PAGE TEN STA TA E WARDEN LK AT DILG MEETING HERE •Nearly 100 members and guests of the Algona 'chapter of the Will H. Dilg league listened last Thursday evening to talks by I. T. Bode, State fish and game warden, and Dr. T. D. Kas, Sutherland, state president of the 'Dllg league of Iowa. The meeting was held in tho courtroom. Prank Marnctte, lEstherville Koaotttf) <£<mnta Election Judges and Clerks AGAINST REPEAL , Eagle—Chairman, M. L. Johnson; judge, O. H. Linde; clerks, Mrs. 1L. J. Hanson, Mrs. Jennie (Berggren. Grant—Chairman, Charles Chambers; judge, Eunice Newton; clerks, Mrs. Roy Mino, Mrs. W. W. iPorter. i Springfield—Chairman, B. F. |'Sharp; Judge, John Haas; clerks, Mildred Sharp and Fred E. Dutton. i 'Hebron—Chairman, Thos. Berk; Judge, Geo. E. Sanders; clerks, Elmer Wfllmert, Grant Baldwin. Swea—Chairman, Mrs. Maud FOB, REPEAL Algona, 1st ward—Judge, Geo. St. John; clerks, George Elbert, B. •F. Grose. Algona, 2nd ward — Judge, Joe •Bestenlehner; clerks, C. C. Schar- 1-ach, (Harry Nolte. Algona, 3rd ward — Helmuth Huenhold; clerks, Oscar Norman, Alma Nelson. of moving pictures ,, tlu shown .by a member of the JEsther- yille club. e Harrison—Chairman, Geo. R. Mc- owell; Judge, Mrs. Kesler; clerks, !terson. : Ledyard—Chairman, Leon Worden; - - - - - Lincoln—Chairman, Henry Pat- Faidick. Seneca—'Chairman, Charles Os- clerks, Albin Nelson, J. W. Greenwood — Chairman, C. E. — —-•« nLiiiii^ (IGpni'ti'' ment employes with patronage ment of the 25-year program will ibe delayed or halted. Therefore a (fight to keep the present personnel, including tho board, has been begun. ArftuSaa.: 1 ^ *i?Ls Ud f E J Bryt T"" foers of the Dilg league demand the ' - - S ' M ' S ' C ' E ' Brvden . R ' retention of the present personnel because of national recognition igained for Iowa, by its leadpr^hin ' m ' ~ ?"**',~" ~' ~' "•' *""»' >y ub ieaueisnip, iC i arence Prieb| Ernest Wortman. German—'Chairman, G. D. Wel- housen; judge, Herman Dreesman; clerks, John Bockelman, B. H. Mey- Ramsey—Chairman, C. C. Fre- In conservation work. Mr. Goeders, introducing Mr. Bode, explained that the battle centers around the latter's job as state fish and game warden. The democrats want this plan, he said, also all other department jobs, for distribution as patronage. It is feared that the present trained men would er.' •Fenton—Chairman, J. T. Snyder; judge, Christ Geronsin; clerks, Mrs. Hattie Weisbrod, Mrs. Wm. J. Weisbrod. West iLone Rock—Chairman, S. Ibe replaced by men with little or ^fS' 1 ! 0 " 6 Rock-Chairman, S. no experience or ability to continue f' Glads t° ne : Judge, P. M. Chris- the program. The democrats would ' * 6rnSen; clerks - L ' B ' Holllster. Fred also like to get control of state I ' w £ generr - IHsh and game funds derived from ) J , , Lone ; Rock —Chairman, M. 0. fishing and hunting licenses. j'Richards; judge, Frank Dacken; Mr. Goeders explained that though he is a democratic appointee as a member of the fish and game commission, he is standing for the present program. Mr. Bode told of the work which !s being done 'by the department, also of the necessary cuts in expense which the department has lhad to make. He spoke further on plans the department wants to un- •"•"""> "-"-«nun.i wames, Aiiurew dertake in tho effort to carrv out ! H r nsfe , n - , „ the 25-year program. " j Lott s Creek—Chairman, Mart El- , kS> Frecl We sener, Mary Hob- S °?,' f n , . ', 7 urt -^ Chai rman, F. E. Rubey; * ge> J " G ' F ' v °sel; clerks, Mrs. H._A. Thompson, J .H. Graham. 'Portland — Chairman, Willis - , . .„-. E, B. Dittmer; .clerks, M. E. Larsen, Willis Phelps. Buffalo — Chairman, Fremont judge, Herman Rachut; ILeonard Callies, Andrew the 25-year program. Doctor Kas and Mr. Marnette . also spoke on the fight to keep the present 'program. A real battle had •to be fought in the legislature last tvinter. TRACK (Continued from page 1.) Johnson, Humboldt, third; Wilson Webster City, fourth; time, 55.05. . 220-yd. low hurdles — Birdsall, Hampton, first; Huntley, Clarion second; Isenberger, Clarion, third; Johnson, Humboldt, fourth; time, <io.7. 880-yd. run — more; judge, iMart Elmore; clerks, Lewis Broesden, Robert Walker. , Union—Chairman and judge, A. R. Cruikshank; clerks, Fred Plumb D. C. Gardner. Plum Creek — Chairman and judge, Austin Gardner; clerks, Henry Tjaden, Clark Scuffham. Wesley—Chairman, J. C. Skow; judge, 0. K. Flom; clerks, Fred •Dirkman, A. E. Giddings. Whittemore—Chairman, L. W. -Swanson; judge, Mrs. L. W. Swanson; clerks, Mrs. L. H. Pertl Mrs W. F. Reimers. Cresco—Chairman, Frank Miller; judge, A. E. Clayton; clerks, Mrs. E. C. Potter, M. N. .Phillips. First ward, Algona—Chairman, G. Richardson; judge, M. J. Algona, 4th ward—Judge, J. L. ,Bonar; clerks, Leighton Misbach, i Eugene Murtagh. • ' Harrison—Judge, John Haglund, clerks, Paul W. Larson, J. J. Anderson. Ledyard—'George Haage, judge; clerks, Will Flynn, Ed Looft. Lakota—Judge, Henry Robu; clerks, William Turley, Art Lester. Lincoln—Judge, Paul Hertz; clerks, Carl Christ, Burt Coder. Hebron—Judge, Helmer Lunning; clerks, Herman Larson; John Badge. 'Springfield—Judge, Pete Cassem; clerks, Ed Miller, Otto Engelbart. Grant—Judge, Walter Engstrom; clerks, Ely Anderson, ILark Reynolds. Eagle—Judge, Joe Von Bank; clerks, Sam Larson, John Loden- burg. Swea—Judge, Axel Erickson; clerks, Joe Kennedy, Anton Guerdett. Burt—Judge, Jess McDonald; clerks, Mrs. Ella MacArthur; B. W Brooks. German—Judge, John Sleeper; clerks, Kobus Tjaden, Benton Myers. Ramsey—Judge, Ed Droessler; clerks, John Hellman, F. H. Mescher. Greenwood—Judge, Andy Fangman; clerks, Lawrence Kockler Ray Miller. Seneca—Judge, August Nelson; clerks, Carl Peterson, Christ C. Nelson. Buffalo—Judge, Howard French, clerks; Arthur Falk; A. A. Mayfield. Portland—Judge, W. Waltman; clerks, Louis Bartlett, Wyot Stott. Fenton—Judge, Jack Dempsey; clerks, Art Krause, Jake Hengel. Wesley—Judge, Antone Gates; clerks, Lester Lease, John Sluctor. 'Plum 'Creek—Judge, James Mc- j^nroe; clerks, John Kain, Howard Seeley. Union — Judge, Joe Elbert; clerks, Chas. Geilenfeldt, Nels Mi thell. Lotts Creek—Judge, Albert Potratz; clerks, Geo. Winkel, John Kohlwes. Prairie—Judge, August Studer; clerks, Geo. Ludwig, Alf Studer 'Irvington — Judge, Barney Frankl; clerks, J. A. Johnson, A. M. Lemke. No. 2—Judge, Henry Eischeid, clerks, Steve Devine, August Kirschbaum. Cresco—Judge, George Stewart; clerks, Lew Garman, Earl Miller. Whittemore^Judge, H. A. Bonnstetter; clerks, Ray Burdine, Mrs. Will Higgins. Lu Verne—Judge, Jesse Lindebak; clerks, Emil Anderson, Dr. Eaton. 'Sherman—Judge, Simon Leigh; clerks, John P. Borman, Elmer Greene. Riverdale—Judge, H. M. Thili, Casper Thilges, Jim ACCIDENT PROVES FATAL FOR J, G, SKOW, OF WESLEY Wesley, May 9—Silas. E. Skow, 37, Wesley farmer, died at his home at 7:30 (Friday evening, of pneumonia and complications, He had suffered an accident two weeks previously in which his collarbone was broken, and he had since been bedfast. Two weeks ago Saturday Mr. Skow and his brother Jorgen were unloading hogs at the local stockyards. The team started up Just as a hog was entering the chute. Mr. Skow caught hold of the hog to keep it from falling, and Just then his brother, not noticing what Silas was doing, Jerked the team back. Silas was caught between the wagon and the chute, and one of his collar bones was 'broken. The 'break was set, but for some reason not known he suffered great pain throughout his body. He also developed a light case of pneumonia. Mr. Skow was iborn on the old home farm west of Wesley February 2, 1890, the son of Mr. and Mrs. Peter E. Skow. He attended the rural schools, and was graduated from the Wesley high school in 1913. He married Esther, a daughter of Mr. and Mrs. Nels E. Johnson, in the fall of 1919. (Funeral services were conducted by his pastor, the Rev. R. E. Bernsten, at the Congregational church Monday afternoon. Burial was made in Evergreen cemetery. Besides the widow and one son, Harold, five years old, he Is survived by his mother, a brother, Jorgen, and two sisters, Mrs. Grace Paulson and Mrs. Mary Flom. A sister, Anna, missionary to China, died in the field many years ago. (Mr. Skew's father and a (brother Harry are dead. Mr. 'Skow was a member of the Congregational church, and he taught a Sunday school class of boys. He was a leader of young people and was v outstanding in work for individual, church, and community .betterment. He possessed an intellect much above the average and wielded a ready pen. DRYS (Continued from page 1.) CROWDS PLEASED WITH GLASS PLAY Mile reliv 6 r , P. A. Danson; clerks, 3S:H^?s:'-"-^- A '™sr c -= ond ^"Ston^Chairman. Mrs. Leota Geigel ; Judge, Hugh Raney; clerks, Oitv gona, Kauffman, Eagle Grove'' Os- Discus throw—Van Winkle, Webster City, first; Nordstrom, Algona, second; Weyker, Clarion, third- High jump — Blackman, Eagle Grove, first; DeSchmidt, Humboldt, second; Nordstrom, Algona, and Van Winkle. Webster City tied for third; hei-gjlit, D feet, 7 ins City, first; DeGroote, Humboldt, second; Brandsgard, Humboldt, third; Cowan, Algona, fourth; distance 43 feet, G ins. Broad jump — Phillips, Webster City, first; Brandsgard; Hunvboldt, second; Cretzmeyer, Algona, third; distance 20 feet, 3 in. Javelin throw—'Cowan, Algona, first; Froning, Webster City, second, Birdsall, Hampton, third' Kennedy, Clarion, fourth; distance 153 ft., 11 ins. — Chairman, Herman Wise; judge, Charles Aman; clerks, Fred Nehring, A. L. Greenfield. Prairie—Chairman and judge, Harry Rockwood; clerks, Henry -Merriam, Dale Thompson. Garfield—Chairman, Henry Hendrickson; judge, Ole Ellingson; clerks, Henry Balgeman, Henry Henrikson. (Riverdale—Chairman, C. R. Scho- jby; judge, Will Runchey; clerks, Sherman—Chairman, Paul Blu- :mer; judge, John Brink; clerks, Mrs. Esther Merkle, Joe Wadleigh. Lu Verne—Chairman, O. S. Lund- judge, Mrs. H. E. Peitzke; clerks, (Mrs. F. I. Chapman, Florence Hof. Rmllo Preacher nt Britt. The iRev. R. R. Brown, Omaha, whose sermons via WOW have won country, spoke against repeal of the ISth amendment in the Britt high school auditorium Monday night. I—Judge, William Kuecker; clerks, H. W. Balgeman, Peter Mertz. West Lone Rock—Judge, Alex Roderick; clerks, H. F.' Mittag, Walt Krause. East Lone Rock—Jud^e, Carl Ewoldt; clerks, Ed Bierstedt, Kenneth Marlow. Algonian to Help Edit School Paper Sioux Falls, May 9—Otis Barr, of Algona, has been selected to work on the staff of the Frosh edition of the Stylus, Sioux Falls college student publication, which will be issued May 12, according to 'Margaret Dempster, 'Sioux Falls, elected by the yearlings to edit their paper. Mr Barr received his letter in football this year, and has been prominent in other campus activities. Business manager and editor-in- chief are selected by the class and given the power to choose their own staff, which includes 15 members. True to tradition the paper will be printed with green ink. Good-sized audiences attended presentation of the high school senor class play, Mrs. Temple's Tele- jram, Monday and Tuesday even- ngs in the high school auditorium. The plot of the p'lay centered around Mr. Temple, who was trying to explain absence from home -all night to his wife. He knew she wouldn't 'believe the truth, which was that he had been caught in a jammed ferris wheel, so he made up a story. Thereby he aroused many amusing complications, and every lie brought more, till in the end confessions all around excused him. The part of Mrs. Temple was played by Adris Anderson; Jack Temple, Dick Cowan; Frank Fuller, James Bishop; Captain S'harpe, Roland Larson; Wigson, Everett Bowman; John Brown, Willard Zeigler; Mrs. Fuller, Mildred Wright; Mrs. Brown, Margaret Vigars; and Dorothy, Ruth Robinson. Between acts I and II a clown skit was given <by Ghalmer Cooper and Willard Zeigler, with Mary Foster, Ella Zumach, Emory Grosenbach, and Donald Hutchins in a quartette. Between acts II and III the following pupils took part in a Captain Jinks dance; Lillian Bellinger, Marguerite Dalziel, Bernice Dearchs, Helen Goeders, Esthe Lavrenz, Ida Peterson, and Vivian Stephenson. The play was directed Ijy Mrs. D H. Goeders, with Miss Morris a director of dances, Miss Miller as sisting -with music, and Miss Ren aud with costumes. • •— ; Child In Peculiar Accident. Sitting on his mother's knee Don Duane Gourley, near Corwith rubbed his face against her dress and dislodged an open safety pin the point of which pierced his cheek while the other end became fast in the corner of his right eye A doctor removed the pin. up to drys to win 1 -this election." -Plans were laid to take care of expenses incurred, and to he incurred, in organizing the drys. After this action the meeting adjourned till 1:16. Dinner was served by the Baptist Aid at the Baptist church. Afternoon Session Held. The Rev. Mr. Baddeley, *Lu Verne Methodist pastor, opened the / afternoon session with prayer. This session was for the purpose of organizing the county for the elec- I tlon. It was now that a motion was made and carried to divide the county into 12 sub-districts, with a general 'chairm'an for each, these chairmen to act as an advisory council to iMr. Windell. Mr. Windell said: ''Dry organization is going lo be a matter of getting the voters out, not a problem of converting them. Most people have made up their minds how they will vote by now." On motion the chairman was directed to prepare circuits of speakers for district meetings throughout the county. Muhleiiinn to Fight. The Rev. W. G. Muhleman, Algona district Methodist superintendent, spoke on the "Responsibility of the Church Towards This Movement." He opened by saying, "I have my doubts that anyone questions the place of the church in this fight we are in." He added: 'Make a study of the Bible; if you do so, you will find yourself in a position where we can forcibly and freely teach temperance. (i "I, for one," said Mr. Muhleman, want to use my opportunities as a preacher to present the moral side of this subject to my people". I believe that if we do this, and if we are united, there need be no trouble in putting this campaign Mr. Muhleman closed 'by saying: I am sorry we must fight battles over again that we fought years ago; but if we must, well and good I am ready." Woman's Chairman Speaks. Mrs. J. H. Warburton, Lakota, •y county woman's chairman, spoke briefly to urge women to vote. She said women ought to "??!<?, this , issu e their own respon- srtnlity and do their share. She quoted Ida B. Wise Smith as saying, Iowa's -heart is true; but only votes will count." Mrs. Warburton closed by saying, "We may be dry but unless we go to the polls and say so we shall not get anywhere." Mr. Hulse said the thing that will defeat the drys, if they are ±M£ dlMe , i : en ? e - Getting the SCHOOL WORK ON DISPLAYTOMORROW Supt. Overmyer has set aside tomorrow afternoon after 2 o'clock for a public demonstration at the high school by the manual training, home economics, and girls' physical 'training classes. The manual training hoys will exhibit their woodwork and mechanical drawings, and the home economics girls will give a style show In which garments they have niade will be featured. The girls of the gym classes will give a demonstration in the auditorium. Parents of the students and other persons interested are invited to attend. There will be no admission charges. Today Is "Senior day," when seniors are privileged to require other ilassmen to carry books for them, jtc., though there Is doubt whether many of the other classmen will agree. The seniors will present a shor pantomime of the prophecy in thei jlass will. A picnic at the Am jrose A. Call state park is planne f weather permits. The "Senior day" jdea, which i new here, is credited to Prfncipa Otto B. Laing, next year's superin tendent. (Margaret and Johann Fiene are in charge 'of ^program. Another Stretch of Paying. A gap in the paving on No. 1 'between Emmetsburg and Ruthven will be closed this summer. Work has already been begun. The crew was even pouring concrete a week ago. Seventy-five men are on th Job, and the number will later toe enlarged to four or five hundred. prayer. pastor, , a closing Pastor to New York. M«? V - E> E " Benn - ex-Wesley Methodist pastor, of late at Ayr- h It 1 " 9 ' i' asvaccepted a cal1 ^ Shell- bum, N. Y The Shellburn minister comes to Ayrshire. NOTICE OF LETTING Sealed bids will be received a the office of the County Auditor Algona, Iowa, until 2:30 p. m,, May 24, 1933, for gravel surfacing Secondary Road Districts Nos. 217, 218 220, 222, 223, 234, 226, 226, 227 228, 229, 230, 234, 235, 237, 238, 239 241, 242, 243, 245, 246, 247, 248, 250 and 251, involving 82,400 cu. yds. o] gravel to load and haul one mile; 466,000 units of additional % mile haul, and 30,100 cu. yds. stripping gravel pits. Bidding blanks and additional information may be secured at the office of the county engineer, Algona, Iowa. E. J. BUTLER, County Auditor. May 10, 1933. \ 35.36 WOOL WANTED—DON'T SELL to any peddler that comes along. I specialize in the wool and hide business and, being connected with one of the strongest wool brokers in the middle west, can pay more money than any other wholesale dealer in northern Iowa. Get other bids on your •wool, then see me. Write, phone, or call at once. — A. P. Nelson, Phone 195; 3 houses, north Milwaukee, depot, Britt. p35 ,HOU3EK'BBPER WANTED ON farm. Middle-aged preferred. — Ask Advance. FOR SAILE—TURKEY EGGS, 6c each.—Mrs. F. S. Thompson/p35 White's GROCERY Week-End Specials Laundry Soap, 10 bars for 19c Coffee, Peaberry, 3 Ibs 47c Corn Flakes, large, 3 pkgs 25c Macaroni or Noodles, 3 pkjjs. U c Beans, white navy, 5 Ibs 22c Peanut Butter, quart jar 19c Lard, Armour's pure, 4 Ibs 29c Honey, full cakes, 2 for 17c Coffee, Parker House, 2 Ibs. 55c Brooms, black handle, each I 9c Peaches, No. 10 size, sliced 39c Loganberries, No. 10 size 33c Grapefruit, seedless, 8 for """ 19c Marshmallows, Shotwells, 1 Ib. pkg. I 3c HAVE US ADDRESSOGRAPH your mailing list and save you the expense and drudgery of typing. Our addresses cannot be told from type writing.—Advance. 26tf IT'S A WOW Forget All About Yesterday's Furnace Drudgery Hotentot Automatic Oil Burner FOB FURNACES Quickly and easily installed. Heats 7-room home for only $68.00 a'season. Safe, clean, dependable. NEW LOW PRICE Investigate at once. You owe it to your family. TERMS FOR GREATER VALUES SEE ustrom's »**********++***+*»»»*• «MM»»? A New Green Carpet Just as the fleecy white rlnnrio r>f „ as a setting for th/bea, I« ™ Nature^T" convenient surroundings ° vide an indispensable S6rve rlch y - more pleasing to the eye, more coS" ?° re att ™ctive, selection of new garment lor Lilady Our r, an lntelll ^nt pet is more than Just a floor coverine n . ne w sreen car- of a desire to serve our customer,™ ,/ the evl dence a wish to make it easier for S cn,££ re ? f " clentl y- « is under the most favorable * the c^ort^f oKmodSd s new green carpet and you'll forrivl over this improvement After"!] , „ asm -each new iplece of furniture o"'!, 8 * 0 / 6 pls Jike ^ home certain charm to the ensemble 6 ot COI "f°rt adds a enj °y Apparel. The Progress of v, bar e ai ns In all on the first floor with irresfstihil \ Ues ls ln f "" Wart furnishing lin es , as W eYl as S pr S "n^sf ' nS ° n a11 J»2S Make this store your shoDni^ s , Umm er yard goods Two Kittenball Games Postponed by Bad Weather Bad weather has so far caused postponement of two klttenball games, The first game of the season, scheduled for last week Monday, was played last week Tuesday evening, when' the Phillips team defeated the' Advertisers, 4-0. L/ast week Wednesdays <SkoU.y- Gamble game was forfeited to Skol- ly, 9-0, /because one of the players on the Gamible team was a member of the Advertisers team. A game Friday between the RCA Victor team and the U. D. M. was postponed till this week Tuesday evening because of rain. This was a close game. The score was 3-2 In favor of the U..D. M. /Monday evening the Phillips earn Just about drowned the Gamble team, 21-2. The Phillips players ran in 10 scores In the second innifig.. Yesterday's scheduled game between the Advertisers and the U. D. M. seemed likely to be postponed •because of bad weather. Games are scheduled for every Monday, Wednesday, and Friday evenings. When bad weather interferes the games are played off on other days'. WETS dea > a^r^efTr 1 ^ carefully in each n * hj out the vote. Th- PPecln « tol had no desire to /° Up ' *e one, and moroi, a soniz« the' honest oplS onVil t (1 '» registered. He ?,w° nv °'" e« voted ttiero can IV'-• that the county"?,/" 8 " 0 ' for repeal. vote U,, 'Following election of n, ' ton and Doctor p c u?! Mr ' ! cinct was called upon,/ Judge and two C lork? f ' -• tlon to,be hold Juno oJ? r *•« The courtroom \v, a filled, and all but ti - C0rat °" were represented, p, ganizatlon work was many precincts, ami i of Judges and clerks i, pared preceding the Some 100 persons lt j°??l meeting, which ... J^ SLEEPYTFTERlls? 5 WATCH FOR ' sign of bowel poisons, that " gernw Get rid oC tho m ^ to. Acts on both upper!* 1 bowels without dl.scomf or ; I.n.shv, Druggist. COFFEE WEEK SAVE MONEY ON YOUR FAVORITE COFFEE THIS WEEK EIGHT O'CLOCK COFFEE 3 LBS 49 1-LB. BAG, 18c RED CIRCLE coffee . . «. BOKAR coffee ... LB.23C DEL MONTE coffee . LB . 2 8< MAXWELL HOUSE coffee - 2 8 C BUTTER NUT coffee . . LB. 32 < ThU week at A&P buy your favorite Coffee at its fretheit and be.t. Buy it where the most good Coffee It sold. There you'll find a Coffee exactly suited to your taste at money-saving prices. mm ECONOMY GRANDMOTHER'S PAN ROLLS 2 PKGS. WHITE OR WHOLE WHEAT 9* PHQ.5C GREAT « S 79c Potatoes, Ohio, 100 Ib. bag A complete line of Freih Vegetables Cucumbers Fresh Tomatoes Carrots Hadishes Strawberries Rhubarb THE GREAF LOOK «* iodine I •""•"K one "wt hasn't «xune to pr event simple goiterl*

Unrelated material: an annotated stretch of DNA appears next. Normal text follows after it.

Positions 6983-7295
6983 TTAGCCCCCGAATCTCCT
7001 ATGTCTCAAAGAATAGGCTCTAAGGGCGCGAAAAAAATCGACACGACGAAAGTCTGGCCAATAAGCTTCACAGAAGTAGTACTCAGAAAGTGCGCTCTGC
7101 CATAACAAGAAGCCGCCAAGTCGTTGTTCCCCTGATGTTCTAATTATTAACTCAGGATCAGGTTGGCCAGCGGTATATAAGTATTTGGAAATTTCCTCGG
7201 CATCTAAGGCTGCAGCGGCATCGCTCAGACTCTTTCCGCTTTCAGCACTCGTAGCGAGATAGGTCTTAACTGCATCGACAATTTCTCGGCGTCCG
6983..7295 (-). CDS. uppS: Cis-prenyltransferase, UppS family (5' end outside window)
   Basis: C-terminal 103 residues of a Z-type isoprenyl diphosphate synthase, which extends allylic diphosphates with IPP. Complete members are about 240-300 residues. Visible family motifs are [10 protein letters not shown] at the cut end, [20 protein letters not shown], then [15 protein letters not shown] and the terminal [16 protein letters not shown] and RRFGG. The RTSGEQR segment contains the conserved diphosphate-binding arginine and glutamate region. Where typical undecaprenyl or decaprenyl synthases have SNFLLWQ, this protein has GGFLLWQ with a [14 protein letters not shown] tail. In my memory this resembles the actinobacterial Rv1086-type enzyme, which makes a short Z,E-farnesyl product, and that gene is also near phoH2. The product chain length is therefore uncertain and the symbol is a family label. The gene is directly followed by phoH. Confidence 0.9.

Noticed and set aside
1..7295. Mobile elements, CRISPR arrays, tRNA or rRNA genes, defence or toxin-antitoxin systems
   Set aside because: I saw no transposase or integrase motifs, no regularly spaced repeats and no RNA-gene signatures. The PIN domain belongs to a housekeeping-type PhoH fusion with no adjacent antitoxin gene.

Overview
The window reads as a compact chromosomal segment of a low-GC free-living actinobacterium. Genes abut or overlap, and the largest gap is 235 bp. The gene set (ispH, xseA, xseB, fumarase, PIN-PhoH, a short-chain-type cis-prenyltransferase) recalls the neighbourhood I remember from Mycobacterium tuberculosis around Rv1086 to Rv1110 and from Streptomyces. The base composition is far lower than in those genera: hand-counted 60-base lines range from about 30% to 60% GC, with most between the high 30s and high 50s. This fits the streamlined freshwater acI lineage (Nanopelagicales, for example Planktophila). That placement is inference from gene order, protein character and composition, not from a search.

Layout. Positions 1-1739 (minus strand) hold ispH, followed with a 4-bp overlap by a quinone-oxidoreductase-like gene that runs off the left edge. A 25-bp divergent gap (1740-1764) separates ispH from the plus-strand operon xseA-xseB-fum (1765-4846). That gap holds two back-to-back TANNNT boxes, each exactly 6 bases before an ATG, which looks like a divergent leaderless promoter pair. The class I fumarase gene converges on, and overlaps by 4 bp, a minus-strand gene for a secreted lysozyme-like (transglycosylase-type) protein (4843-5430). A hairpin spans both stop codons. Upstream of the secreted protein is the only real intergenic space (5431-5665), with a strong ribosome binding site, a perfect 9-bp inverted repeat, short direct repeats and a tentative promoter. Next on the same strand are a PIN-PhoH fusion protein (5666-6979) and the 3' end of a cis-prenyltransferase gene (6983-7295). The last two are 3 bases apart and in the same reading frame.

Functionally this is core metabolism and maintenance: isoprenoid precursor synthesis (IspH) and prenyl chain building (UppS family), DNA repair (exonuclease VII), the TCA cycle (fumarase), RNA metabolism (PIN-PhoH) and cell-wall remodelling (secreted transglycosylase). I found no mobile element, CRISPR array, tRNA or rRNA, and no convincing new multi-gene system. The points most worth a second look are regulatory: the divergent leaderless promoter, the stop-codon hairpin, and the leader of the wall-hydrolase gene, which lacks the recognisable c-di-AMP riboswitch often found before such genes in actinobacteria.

What members have found on this page

Get access to Newspapers.com

  • The largest online newspaper archive
  • 11,200+ newspapers from the 1700s–2000s
  • Millions of additional pages added every month

Try it free